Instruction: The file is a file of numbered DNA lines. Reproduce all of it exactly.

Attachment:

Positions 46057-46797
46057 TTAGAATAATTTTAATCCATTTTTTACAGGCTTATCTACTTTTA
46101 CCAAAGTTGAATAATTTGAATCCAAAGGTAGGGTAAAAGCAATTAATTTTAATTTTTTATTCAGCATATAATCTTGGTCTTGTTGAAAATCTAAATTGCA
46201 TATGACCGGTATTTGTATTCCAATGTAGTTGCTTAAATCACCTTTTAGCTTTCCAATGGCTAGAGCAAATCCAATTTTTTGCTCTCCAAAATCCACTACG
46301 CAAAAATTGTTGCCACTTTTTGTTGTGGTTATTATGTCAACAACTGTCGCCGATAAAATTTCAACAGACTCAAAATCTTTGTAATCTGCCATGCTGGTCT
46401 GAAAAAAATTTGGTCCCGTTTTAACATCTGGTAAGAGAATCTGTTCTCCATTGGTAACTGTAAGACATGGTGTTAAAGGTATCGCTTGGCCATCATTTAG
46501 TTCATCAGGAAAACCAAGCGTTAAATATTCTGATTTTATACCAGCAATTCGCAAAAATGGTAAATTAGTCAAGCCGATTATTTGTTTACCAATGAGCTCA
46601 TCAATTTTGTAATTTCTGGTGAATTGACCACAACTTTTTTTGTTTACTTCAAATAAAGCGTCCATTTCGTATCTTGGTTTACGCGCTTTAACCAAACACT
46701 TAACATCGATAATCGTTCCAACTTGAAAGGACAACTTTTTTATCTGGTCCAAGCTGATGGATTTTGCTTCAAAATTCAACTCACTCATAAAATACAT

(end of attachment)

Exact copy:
Positions 46057-46797
46057 TTAGAATAATTTTAATCCATTTTTTACAGGCTTATCTACTTTTA
46101 CCAAAGTTGAATAATTTGAATCCAAAGGTAGGGTAAAAGCAATTAATTTTAATTTTTTATTCAGCATATAATCTTGGTCTTGTTGAAAATCTAAATTGCA
46201 TATGACCGGTATTTGTATTCCAATGTAGTTGCTTAAATCACCTTTTAGCTTTCCAATGGCTAGAGCAAATCCAATTTTTTGCTCTCCAAAATCCACTACG
46301 CAAAAATTGTTGCCACTTTTTGTTGTGGTTATTATGTCAACAACTGTCGCCGATAAAATTTCAACAGACTCAAAATCTTTGTAATCTGCCATGCTGGTCT
46401 GAAAAAAATTTGGTCCCGTTTTAACATCTGGTAAGAGAATCTGTTCTCCATTGGTAACTGTAAGACATGGTGTTAAAGGTATCGCTTGGCCATCATTTAG
46501 TTCATCAGGAAAACCAAGCGTTAAATATTCTGATTTTATACCAGCAATTCGCAAAAATGGTAAATTAGTCAAGCCGATTATTTGTTTACCAATGAGCTCA
46601 TCAATTTTGTAATTTCTGGTGAATTGACCACAACTTTTTTTGTTTACTTCAAATAAAGCGTCCATTTCGTATCTTGGTTTACGCGCTTTAACCAAACACT
46701 TAACATCGATAATCGTTCCAACTTGAAAGGACAACTTTTTTATCTGGTCCAAGCTGATGGATTTTGCTTCAAAATTCAACTCACTCATAAAATACAT